China state media’s accusation of Apple backfired

Alia | March 15th, 2013 - 7:36 pm

Each year on March 15, the Consumer Rights Day in China, the state-run China Center Television (CCTV) puts on a special show to expose scam business, corporate malpractices and, most importantly, defective products. The show is known for picking at well-known brands, both domestic and international ones. An exposé on the show usually results in long-lasting impact on sales and even stock prices given its large viewership in millions.

This year, the first big fish that CCTV went after was Apple, but a careless (or not?) mistake made by Hong Kong star Peter Ho has successfully turned Chinese consumers’ anger towards CCTV, instead of the allegedly guilty Apple.  This is how the story began….

CCTV first started to fire at Apple in its special 3.15 show late on Friday. Apple was accused of providing downgraded post-sale customer service to its Chinese consumers, compared with its consumers in other markets. More specifically, when consumers in China bring in iPhones for repair, they receive a replacement iPhone with the old one’s back cover, whereas in other markets, it’s a whole-phone swap, without parts from the old one.  As a result, Apple doesn’t need to extend the phone’s warranty period because the back cover is from the old one. Another accusation is that Apple only offers a one-year warranty for its iPads while Chinese law sets that computer products have to offer at least a two-year warranty.

All seems fine and fair up to this point. In fact, many Chinese netizens were already ready to bite, with many claiming that they will never buy Apple products again given its unequal treatment to Chinese consumers. Sina Weibo, China’s leading microblog, is where the story got a sudden twist.

At 8:26 Friday night, Hong Kong movie star Peter Ho was caught to post the following message on his Weibo that he would soon regret:

“#315 on the move# Cannot believe Apple is playing so many dirty tricks in customer service. As an Apple fan, I feel hurt. Won’t you [Apple] feel ashamed in front of Steve Jobs? Won’t you feel ashamed in front of those young people who sell their kidneys for your products? You dare to bully consumers simply because you are a famous brand. Need to send out at about 8:20 pm.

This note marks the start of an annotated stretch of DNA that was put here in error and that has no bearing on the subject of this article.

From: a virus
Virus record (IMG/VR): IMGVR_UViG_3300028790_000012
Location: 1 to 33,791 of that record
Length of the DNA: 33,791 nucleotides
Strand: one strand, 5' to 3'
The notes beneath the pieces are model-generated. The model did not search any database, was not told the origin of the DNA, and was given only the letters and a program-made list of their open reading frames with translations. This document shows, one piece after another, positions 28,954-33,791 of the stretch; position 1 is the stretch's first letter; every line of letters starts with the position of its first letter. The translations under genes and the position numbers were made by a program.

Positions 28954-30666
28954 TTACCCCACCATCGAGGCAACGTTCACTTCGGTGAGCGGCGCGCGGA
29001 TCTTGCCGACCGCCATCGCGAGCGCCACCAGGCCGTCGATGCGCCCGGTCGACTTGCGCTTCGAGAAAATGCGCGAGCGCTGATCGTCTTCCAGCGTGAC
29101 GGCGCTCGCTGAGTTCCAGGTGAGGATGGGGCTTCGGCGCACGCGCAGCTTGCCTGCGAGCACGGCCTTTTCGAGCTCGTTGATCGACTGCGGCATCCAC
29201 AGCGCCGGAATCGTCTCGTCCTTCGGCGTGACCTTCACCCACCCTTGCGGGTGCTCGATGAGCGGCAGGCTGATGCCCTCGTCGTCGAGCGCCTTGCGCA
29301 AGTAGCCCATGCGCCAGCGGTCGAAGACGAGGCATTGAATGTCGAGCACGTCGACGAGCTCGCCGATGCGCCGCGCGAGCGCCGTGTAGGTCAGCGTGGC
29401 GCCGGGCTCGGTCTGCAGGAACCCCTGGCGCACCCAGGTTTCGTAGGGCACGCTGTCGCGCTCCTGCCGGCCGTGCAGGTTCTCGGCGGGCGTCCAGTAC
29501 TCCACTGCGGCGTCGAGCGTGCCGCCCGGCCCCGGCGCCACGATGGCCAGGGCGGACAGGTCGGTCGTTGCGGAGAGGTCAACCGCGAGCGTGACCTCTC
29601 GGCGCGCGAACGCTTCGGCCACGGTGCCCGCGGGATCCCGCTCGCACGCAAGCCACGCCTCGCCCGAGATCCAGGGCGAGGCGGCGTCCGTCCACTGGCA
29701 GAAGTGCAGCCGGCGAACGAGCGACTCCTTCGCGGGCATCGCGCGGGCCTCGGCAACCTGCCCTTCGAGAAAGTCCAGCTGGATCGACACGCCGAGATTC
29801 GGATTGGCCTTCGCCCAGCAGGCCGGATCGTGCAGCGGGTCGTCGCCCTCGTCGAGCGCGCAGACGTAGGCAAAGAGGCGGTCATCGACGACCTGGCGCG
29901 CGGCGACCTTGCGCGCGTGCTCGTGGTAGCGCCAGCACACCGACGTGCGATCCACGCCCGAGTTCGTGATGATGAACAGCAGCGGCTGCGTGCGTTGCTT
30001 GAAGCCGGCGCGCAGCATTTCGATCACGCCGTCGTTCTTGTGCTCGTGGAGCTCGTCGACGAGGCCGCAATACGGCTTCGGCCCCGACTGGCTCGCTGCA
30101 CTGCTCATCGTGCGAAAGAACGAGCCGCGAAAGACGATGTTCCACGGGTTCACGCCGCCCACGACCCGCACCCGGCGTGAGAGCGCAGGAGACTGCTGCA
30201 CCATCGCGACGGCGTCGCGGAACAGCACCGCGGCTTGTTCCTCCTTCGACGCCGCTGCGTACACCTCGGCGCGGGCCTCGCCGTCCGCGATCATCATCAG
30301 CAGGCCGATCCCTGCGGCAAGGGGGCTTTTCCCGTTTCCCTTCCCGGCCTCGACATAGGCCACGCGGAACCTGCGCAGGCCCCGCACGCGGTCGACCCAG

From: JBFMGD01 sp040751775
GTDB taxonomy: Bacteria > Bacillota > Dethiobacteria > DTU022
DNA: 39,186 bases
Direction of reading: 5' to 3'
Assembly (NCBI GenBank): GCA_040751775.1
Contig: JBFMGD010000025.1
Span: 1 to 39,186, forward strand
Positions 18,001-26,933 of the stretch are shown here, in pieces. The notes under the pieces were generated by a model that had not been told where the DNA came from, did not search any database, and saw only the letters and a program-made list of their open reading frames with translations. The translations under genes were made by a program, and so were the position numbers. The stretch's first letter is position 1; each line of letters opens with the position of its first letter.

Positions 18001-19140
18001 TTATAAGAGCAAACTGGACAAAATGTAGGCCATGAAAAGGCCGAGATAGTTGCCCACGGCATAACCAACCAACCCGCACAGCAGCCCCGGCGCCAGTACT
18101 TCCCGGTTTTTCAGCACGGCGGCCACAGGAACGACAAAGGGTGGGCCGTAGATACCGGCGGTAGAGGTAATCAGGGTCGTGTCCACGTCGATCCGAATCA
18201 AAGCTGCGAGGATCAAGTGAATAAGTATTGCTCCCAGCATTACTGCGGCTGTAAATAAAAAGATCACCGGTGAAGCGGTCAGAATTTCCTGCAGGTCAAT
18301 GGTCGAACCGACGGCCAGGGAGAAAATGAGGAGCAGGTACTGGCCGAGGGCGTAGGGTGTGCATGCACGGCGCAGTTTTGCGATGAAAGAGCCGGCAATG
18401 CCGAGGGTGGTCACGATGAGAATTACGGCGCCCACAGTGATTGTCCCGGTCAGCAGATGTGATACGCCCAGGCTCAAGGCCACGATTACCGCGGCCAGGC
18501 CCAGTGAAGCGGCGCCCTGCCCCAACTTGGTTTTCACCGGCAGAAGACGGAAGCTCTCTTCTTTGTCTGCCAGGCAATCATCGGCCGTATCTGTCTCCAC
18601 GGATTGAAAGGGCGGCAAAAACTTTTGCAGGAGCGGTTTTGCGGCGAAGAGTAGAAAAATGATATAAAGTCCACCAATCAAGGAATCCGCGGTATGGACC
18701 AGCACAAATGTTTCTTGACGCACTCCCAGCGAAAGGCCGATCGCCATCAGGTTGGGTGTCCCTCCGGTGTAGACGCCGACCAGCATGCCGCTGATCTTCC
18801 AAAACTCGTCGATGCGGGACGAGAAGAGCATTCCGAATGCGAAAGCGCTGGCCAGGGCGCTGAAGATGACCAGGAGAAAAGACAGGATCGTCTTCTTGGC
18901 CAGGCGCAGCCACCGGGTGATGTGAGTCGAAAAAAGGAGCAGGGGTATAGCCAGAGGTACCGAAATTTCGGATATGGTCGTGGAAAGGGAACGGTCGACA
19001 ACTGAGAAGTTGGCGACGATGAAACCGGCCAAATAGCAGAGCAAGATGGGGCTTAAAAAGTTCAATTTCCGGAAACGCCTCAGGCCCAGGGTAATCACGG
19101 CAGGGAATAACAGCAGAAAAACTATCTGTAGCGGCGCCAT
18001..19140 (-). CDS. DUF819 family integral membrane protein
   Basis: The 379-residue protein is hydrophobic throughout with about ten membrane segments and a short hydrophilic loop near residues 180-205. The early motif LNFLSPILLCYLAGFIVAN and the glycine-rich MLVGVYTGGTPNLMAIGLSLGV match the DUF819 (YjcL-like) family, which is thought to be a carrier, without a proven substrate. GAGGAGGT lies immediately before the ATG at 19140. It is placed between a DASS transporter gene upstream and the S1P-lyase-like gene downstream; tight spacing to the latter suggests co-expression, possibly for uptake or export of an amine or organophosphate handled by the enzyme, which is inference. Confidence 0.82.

Oops…need to send out what around 8:20 pm? The above post was soon deleted, and a new one without the last “send out at 8:20 pm” sentence was re-sent at 8:59 pm. Careful Weiboers also found out that Peter Ho wasn’t alone, he was just the most careless.

At 8:20 pm sharp, 郑渊洁, famous writer of kid’s story, wrote on his Weibo: “#315 on the move# I’m very shocked after learning about Apple’s double –standard customer service in China versus in other markets. Chinese consumers, who pay Apple the same or even higher prices for their products, receive downgraded customer services. Hope the bite on Apple doesn’t take away its heart.”

At 8:23 pm, another Weibo celebrity, 留几手, with over 3 million followers, post on his account: “#315 on the move# Apple, you’ve made a ton of money in China, and yet, you offer two-year warranty in the US, but only one-year warranty in China. You re-start warranty period after phone replacement in the US, but not in China. You are an American company that promotes fair play, so why are you practicing double standard in China? You are in big trouble.”

And guess what, the biggest iron is that all three used Apple products to send out their Apple-bashing posts – Peter Ho and 郑渊洁 used an iPhone, 留几手 used an iPad.

Seeing the sudden turn, Chinese netizens started to question the credibility of CCTV’s consumer rights show: “Are these Weibo celebrities paid to bash Apple?”  “Is this a failed PR move from CCTV?”

Weibo celebrities were invited to the show for live tweeting